Greater and Lesser Scaup (click to see the larger version)
Greater and Lesser Scaup can be challenging to identify. Seeing the two together makes the differences between them easier to compare. On January 25, I saw and photographed an adult male Greater Scaup with an adult male Lesser Scaup inside Montrose Harbor. The photo nicely shows the main differences, namely the fuller, more rounded head of the Greater and the narrower, more pointed head of the Lesser. Also note the purer white sides of the Greater compared to the grayer sides of the Lesser. If you get the chance to compare two similar species side by side, take the time to study them closely. More photos of these birds are at my eBird checklist for the day, URL below.
January 25, 2021
California Gull on the right, with Herring Gulls (click to see the larger version)
Continuing the trend of unusual gulls this spring, a first cycle type California Gull joined the Herring Gulls at Montrose Beach on May 4. California Gulls are rare at Montrose, with only about four previous records. Also, this is the first immature bird for us, the other records consisting of adults. I identified it as a California Gull by the darker gray upperpart feathers, rounder head, and downturned gape crease. More photos and a detailed description are at the link below.
The online photo quizzes I wrote for the Illinois Ornithological Society are now up on my birding website, The Orniphile: IOS Photo Quizzes. The quizzes ran from 2003 to 2010. Also, The Birds of Illinois series is up as well. This is a three part list of the birds that have been officially recorded in Illinois. Status information is also provided.
Cliff Swallow (click to see the larger version).
Several Cliff Swallows have been hanging around the dunes at Montrose with the scads of other swallows. I photographed this juvenile on July 16. Young Cliff Swallows are highly variable in terms of head pattern, much more so than our other regularly occurring swallows. Some can be dark headed like this individual while others can have white spotting on the forehead and throat. The dark head and dark centers to the undertail coverts identify this Cliff Swallow, vis a vis Northern Rough-winged and Barn Swallows.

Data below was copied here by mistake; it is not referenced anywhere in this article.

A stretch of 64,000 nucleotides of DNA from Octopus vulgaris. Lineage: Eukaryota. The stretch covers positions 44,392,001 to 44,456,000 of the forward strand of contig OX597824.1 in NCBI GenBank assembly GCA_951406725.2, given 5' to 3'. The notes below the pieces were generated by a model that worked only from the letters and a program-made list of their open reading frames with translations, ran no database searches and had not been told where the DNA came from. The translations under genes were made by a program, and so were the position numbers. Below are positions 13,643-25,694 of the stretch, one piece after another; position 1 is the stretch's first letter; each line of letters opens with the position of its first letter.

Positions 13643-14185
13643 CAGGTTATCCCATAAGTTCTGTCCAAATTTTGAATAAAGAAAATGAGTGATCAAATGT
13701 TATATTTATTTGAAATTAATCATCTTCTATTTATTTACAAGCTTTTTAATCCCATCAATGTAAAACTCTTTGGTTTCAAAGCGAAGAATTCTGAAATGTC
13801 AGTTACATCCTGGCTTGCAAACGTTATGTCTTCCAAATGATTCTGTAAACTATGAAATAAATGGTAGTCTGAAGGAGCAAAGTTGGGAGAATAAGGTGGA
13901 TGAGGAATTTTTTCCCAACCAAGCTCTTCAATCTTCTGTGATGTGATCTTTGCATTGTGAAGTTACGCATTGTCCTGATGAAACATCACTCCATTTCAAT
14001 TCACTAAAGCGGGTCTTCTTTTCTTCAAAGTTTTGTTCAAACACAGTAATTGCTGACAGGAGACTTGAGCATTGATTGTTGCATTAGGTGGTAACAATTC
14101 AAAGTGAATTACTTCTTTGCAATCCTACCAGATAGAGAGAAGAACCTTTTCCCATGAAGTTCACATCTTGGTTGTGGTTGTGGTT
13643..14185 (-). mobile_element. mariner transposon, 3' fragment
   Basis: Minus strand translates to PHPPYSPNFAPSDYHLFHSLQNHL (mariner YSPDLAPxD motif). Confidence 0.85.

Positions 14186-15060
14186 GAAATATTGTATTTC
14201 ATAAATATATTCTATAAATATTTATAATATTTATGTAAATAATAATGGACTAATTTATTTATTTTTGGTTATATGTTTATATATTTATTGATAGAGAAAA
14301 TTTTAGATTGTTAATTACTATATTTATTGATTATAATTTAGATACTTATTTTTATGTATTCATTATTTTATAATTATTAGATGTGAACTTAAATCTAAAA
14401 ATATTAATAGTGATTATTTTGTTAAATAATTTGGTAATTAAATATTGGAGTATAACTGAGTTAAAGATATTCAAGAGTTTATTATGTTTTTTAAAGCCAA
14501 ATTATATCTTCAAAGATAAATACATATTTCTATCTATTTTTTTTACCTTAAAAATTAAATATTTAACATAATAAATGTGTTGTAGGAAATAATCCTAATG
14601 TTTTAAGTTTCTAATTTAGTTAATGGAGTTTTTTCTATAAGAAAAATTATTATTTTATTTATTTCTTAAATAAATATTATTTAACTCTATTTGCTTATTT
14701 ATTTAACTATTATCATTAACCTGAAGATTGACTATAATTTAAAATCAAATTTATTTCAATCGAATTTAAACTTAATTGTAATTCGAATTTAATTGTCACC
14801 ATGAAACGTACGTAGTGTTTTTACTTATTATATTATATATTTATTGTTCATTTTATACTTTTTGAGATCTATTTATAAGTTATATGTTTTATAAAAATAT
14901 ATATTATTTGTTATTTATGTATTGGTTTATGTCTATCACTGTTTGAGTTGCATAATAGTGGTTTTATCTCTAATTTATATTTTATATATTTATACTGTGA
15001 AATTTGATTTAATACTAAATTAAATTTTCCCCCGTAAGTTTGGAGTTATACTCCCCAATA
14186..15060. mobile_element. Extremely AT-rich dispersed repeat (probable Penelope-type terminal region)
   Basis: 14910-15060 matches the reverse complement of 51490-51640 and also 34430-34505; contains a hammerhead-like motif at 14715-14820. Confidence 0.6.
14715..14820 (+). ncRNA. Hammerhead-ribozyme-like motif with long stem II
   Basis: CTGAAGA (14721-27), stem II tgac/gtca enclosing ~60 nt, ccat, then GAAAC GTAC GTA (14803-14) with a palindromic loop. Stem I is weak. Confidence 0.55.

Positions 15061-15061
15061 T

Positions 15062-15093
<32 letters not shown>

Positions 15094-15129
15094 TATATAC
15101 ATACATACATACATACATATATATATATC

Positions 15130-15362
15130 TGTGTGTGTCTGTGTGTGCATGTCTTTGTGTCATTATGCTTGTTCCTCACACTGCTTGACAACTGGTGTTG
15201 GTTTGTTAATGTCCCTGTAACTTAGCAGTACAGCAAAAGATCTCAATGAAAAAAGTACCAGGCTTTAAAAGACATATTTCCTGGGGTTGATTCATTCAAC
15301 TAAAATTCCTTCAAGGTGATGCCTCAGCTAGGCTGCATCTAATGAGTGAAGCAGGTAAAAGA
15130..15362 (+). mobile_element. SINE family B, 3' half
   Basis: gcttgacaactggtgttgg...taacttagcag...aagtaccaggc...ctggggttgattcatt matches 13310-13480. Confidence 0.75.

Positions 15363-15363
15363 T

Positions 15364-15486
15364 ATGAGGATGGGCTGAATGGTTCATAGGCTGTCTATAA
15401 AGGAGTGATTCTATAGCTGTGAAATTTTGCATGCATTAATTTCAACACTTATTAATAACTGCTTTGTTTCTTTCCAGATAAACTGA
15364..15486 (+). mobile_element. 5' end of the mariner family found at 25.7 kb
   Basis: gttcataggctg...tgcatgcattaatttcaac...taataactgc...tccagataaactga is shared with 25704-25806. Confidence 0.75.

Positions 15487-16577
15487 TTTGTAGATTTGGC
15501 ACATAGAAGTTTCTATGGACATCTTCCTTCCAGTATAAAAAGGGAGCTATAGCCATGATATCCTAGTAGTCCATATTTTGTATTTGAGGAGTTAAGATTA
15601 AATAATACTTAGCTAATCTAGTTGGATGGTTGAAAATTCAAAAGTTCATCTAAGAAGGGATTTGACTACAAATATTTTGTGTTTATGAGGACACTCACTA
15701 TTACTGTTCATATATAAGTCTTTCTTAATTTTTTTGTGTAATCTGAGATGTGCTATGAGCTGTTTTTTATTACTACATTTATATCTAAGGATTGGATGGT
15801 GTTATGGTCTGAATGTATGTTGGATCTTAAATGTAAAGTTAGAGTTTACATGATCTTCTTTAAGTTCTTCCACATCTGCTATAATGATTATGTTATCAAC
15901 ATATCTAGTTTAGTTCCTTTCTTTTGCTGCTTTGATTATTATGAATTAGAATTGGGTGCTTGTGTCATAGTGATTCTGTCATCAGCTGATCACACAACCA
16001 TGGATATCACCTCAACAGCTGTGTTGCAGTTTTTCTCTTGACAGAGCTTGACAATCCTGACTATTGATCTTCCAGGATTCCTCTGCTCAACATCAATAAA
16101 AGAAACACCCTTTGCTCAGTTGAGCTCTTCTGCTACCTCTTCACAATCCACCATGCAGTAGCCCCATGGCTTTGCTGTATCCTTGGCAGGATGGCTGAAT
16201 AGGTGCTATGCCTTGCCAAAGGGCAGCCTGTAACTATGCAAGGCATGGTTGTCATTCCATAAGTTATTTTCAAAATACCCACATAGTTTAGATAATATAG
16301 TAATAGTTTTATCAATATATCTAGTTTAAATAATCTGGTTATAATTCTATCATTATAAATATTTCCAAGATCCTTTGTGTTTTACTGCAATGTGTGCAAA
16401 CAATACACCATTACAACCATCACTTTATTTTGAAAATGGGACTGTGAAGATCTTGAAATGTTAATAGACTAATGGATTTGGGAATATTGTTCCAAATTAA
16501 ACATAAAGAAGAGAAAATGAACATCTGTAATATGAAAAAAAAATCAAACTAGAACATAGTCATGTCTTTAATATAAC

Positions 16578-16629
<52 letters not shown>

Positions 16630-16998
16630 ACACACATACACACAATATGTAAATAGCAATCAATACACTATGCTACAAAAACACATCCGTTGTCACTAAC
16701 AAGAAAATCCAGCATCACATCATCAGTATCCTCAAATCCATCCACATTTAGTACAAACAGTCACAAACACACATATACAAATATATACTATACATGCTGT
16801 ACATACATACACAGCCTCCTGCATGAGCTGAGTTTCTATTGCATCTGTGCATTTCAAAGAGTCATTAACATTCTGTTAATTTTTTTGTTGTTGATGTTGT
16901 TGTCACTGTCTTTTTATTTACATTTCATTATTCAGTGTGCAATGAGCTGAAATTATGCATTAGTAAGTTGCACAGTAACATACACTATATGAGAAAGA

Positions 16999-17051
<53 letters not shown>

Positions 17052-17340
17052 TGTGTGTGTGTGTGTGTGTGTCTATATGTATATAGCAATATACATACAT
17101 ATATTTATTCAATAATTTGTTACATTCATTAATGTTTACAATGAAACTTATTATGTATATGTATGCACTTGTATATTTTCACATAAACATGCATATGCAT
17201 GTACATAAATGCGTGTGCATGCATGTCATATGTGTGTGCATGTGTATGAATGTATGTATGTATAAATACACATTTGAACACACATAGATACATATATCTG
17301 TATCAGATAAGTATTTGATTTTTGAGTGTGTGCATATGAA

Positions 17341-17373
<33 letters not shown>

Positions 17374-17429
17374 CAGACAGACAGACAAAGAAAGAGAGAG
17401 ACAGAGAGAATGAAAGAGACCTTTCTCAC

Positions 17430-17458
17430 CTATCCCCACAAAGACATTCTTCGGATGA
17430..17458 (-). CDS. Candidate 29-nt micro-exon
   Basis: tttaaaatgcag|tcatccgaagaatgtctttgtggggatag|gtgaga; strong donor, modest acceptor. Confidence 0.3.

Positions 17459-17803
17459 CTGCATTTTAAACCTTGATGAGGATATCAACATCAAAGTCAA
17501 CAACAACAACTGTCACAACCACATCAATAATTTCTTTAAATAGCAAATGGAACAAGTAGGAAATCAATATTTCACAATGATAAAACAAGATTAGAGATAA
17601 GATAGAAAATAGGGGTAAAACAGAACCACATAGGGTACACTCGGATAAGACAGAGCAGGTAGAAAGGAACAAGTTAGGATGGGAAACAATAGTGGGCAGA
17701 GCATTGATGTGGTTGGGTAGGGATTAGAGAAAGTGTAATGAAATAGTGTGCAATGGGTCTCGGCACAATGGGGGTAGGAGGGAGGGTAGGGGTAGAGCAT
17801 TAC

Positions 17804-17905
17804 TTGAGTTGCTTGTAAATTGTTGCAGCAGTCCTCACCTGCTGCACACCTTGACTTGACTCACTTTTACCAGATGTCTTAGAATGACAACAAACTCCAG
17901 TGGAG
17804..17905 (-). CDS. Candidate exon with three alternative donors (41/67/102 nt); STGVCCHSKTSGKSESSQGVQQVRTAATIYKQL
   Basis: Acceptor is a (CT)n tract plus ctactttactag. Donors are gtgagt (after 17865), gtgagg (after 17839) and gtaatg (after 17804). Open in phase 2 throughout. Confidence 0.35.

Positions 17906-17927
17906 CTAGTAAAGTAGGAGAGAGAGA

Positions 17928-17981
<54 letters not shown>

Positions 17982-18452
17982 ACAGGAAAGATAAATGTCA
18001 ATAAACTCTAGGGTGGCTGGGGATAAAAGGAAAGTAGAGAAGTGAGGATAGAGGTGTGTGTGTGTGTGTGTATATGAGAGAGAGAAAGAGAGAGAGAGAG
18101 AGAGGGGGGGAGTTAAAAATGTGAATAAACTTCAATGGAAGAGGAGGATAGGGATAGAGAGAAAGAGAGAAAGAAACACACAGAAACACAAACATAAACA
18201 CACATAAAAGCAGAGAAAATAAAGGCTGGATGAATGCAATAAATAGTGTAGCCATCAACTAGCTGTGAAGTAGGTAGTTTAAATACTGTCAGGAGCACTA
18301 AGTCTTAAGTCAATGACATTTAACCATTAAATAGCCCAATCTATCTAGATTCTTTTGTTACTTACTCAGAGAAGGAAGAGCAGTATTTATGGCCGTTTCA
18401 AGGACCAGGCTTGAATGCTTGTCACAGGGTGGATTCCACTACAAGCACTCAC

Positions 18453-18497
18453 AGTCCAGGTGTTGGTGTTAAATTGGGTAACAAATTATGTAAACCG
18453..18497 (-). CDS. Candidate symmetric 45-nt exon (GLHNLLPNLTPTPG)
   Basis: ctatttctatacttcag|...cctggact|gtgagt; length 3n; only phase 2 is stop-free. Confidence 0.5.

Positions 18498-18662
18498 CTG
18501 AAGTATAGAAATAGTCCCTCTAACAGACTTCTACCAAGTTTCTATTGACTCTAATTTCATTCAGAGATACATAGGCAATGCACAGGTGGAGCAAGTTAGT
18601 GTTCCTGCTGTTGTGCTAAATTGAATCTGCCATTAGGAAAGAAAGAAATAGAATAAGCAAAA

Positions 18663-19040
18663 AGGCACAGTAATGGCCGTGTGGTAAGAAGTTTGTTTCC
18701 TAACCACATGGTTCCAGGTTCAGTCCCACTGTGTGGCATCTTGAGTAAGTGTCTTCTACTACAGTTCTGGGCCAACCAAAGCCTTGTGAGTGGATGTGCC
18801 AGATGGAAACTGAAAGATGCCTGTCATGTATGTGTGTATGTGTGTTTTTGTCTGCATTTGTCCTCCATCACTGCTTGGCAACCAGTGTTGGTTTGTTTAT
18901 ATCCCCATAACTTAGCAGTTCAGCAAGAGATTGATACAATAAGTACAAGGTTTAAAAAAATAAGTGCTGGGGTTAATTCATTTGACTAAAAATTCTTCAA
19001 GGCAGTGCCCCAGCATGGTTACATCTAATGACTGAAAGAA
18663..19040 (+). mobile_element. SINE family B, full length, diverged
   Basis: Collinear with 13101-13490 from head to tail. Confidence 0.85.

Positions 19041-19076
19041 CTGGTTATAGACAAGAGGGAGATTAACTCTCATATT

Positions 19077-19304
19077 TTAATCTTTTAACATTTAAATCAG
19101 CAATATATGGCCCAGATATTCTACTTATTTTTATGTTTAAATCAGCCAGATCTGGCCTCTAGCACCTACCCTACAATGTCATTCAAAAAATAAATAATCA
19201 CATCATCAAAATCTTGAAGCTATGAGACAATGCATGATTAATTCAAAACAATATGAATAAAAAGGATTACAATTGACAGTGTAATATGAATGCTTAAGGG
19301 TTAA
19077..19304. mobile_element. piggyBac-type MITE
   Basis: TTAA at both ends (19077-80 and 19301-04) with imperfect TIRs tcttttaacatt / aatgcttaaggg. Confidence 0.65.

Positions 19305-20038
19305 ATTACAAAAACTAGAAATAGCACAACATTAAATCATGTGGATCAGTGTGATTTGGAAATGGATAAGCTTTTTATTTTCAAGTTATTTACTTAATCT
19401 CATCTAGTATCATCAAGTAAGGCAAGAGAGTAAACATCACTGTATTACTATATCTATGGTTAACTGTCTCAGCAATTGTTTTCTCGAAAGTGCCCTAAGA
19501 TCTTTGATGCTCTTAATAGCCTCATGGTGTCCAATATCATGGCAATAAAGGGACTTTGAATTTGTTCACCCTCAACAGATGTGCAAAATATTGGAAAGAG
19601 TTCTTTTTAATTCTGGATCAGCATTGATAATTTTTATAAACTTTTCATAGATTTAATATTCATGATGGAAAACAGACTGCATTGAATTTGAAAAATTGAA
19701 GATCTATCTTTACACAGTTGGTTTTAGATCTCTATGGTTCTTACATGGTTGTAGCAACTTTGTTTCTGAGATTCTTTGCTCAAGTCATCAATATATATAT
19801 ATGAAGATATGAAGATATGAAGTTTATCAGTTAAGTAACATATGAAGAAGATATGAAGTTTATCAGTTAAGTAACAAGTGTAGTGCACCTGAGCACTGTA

Bank and Northern Rough-winged Swallows (click to see the larger version).
Montrose Dunes has been excellent for swallows lately. On July 15 I photographed a juvenile Northern Rough-winged Swallow next to a juvenile Bank Swallow on the yellow rope that cordons off part of the south end of the Dunes. These 2 “brown” swallows can look alike from behind.
In the photo to the right, note the narrow whitish edges to the tertials and primaries and the lack of rufous in the wing coverts of the Bank Swallow (left bird). The juvenile Rough-winged has duller edges to the tertials, and rufous edges to the primaries and wing coverts. The Bank Swallow also has a paler rump than the Roughie and pale edges to the tail feathers. I wasn’t aware of this later feature until I noticed it yesterday, and I’m not sure it’s a completely solid field mark but I didn’t notice it on any of the Rough-winged Swallows I looked at.
Forster’s Terns. Photographs by Mike Miller (click to see the larger version).
Mike Miller photographed these Sterna terns on Montrose Beach in late May. Both birds are Forster’s Terns and I think both are in their third calendar year, that is, they were born in 2011. The top bird has white underparts, a broad white area between the lower edge of the dark cap and bill, and a tail that extends past the tips of the folded primaries. These are Forster’s field marks. The bill also looks stout and the legs look long to me.
The second bird has a gray tail and a white outer web to the outer pair of tail feathers. These are also Forster’s field marks. Except for the dark outer 5 or 6 primaries both birds look like adults, but adult Forster’s Terns in late May should still have silvery white primaries, so that’s why I think they are in their third calendar year. Immature terns molt their primaries earlier than adults and when tern primaries become worn they darken. The dark primaries of these birds are really the only clue that they aren’t fully mature.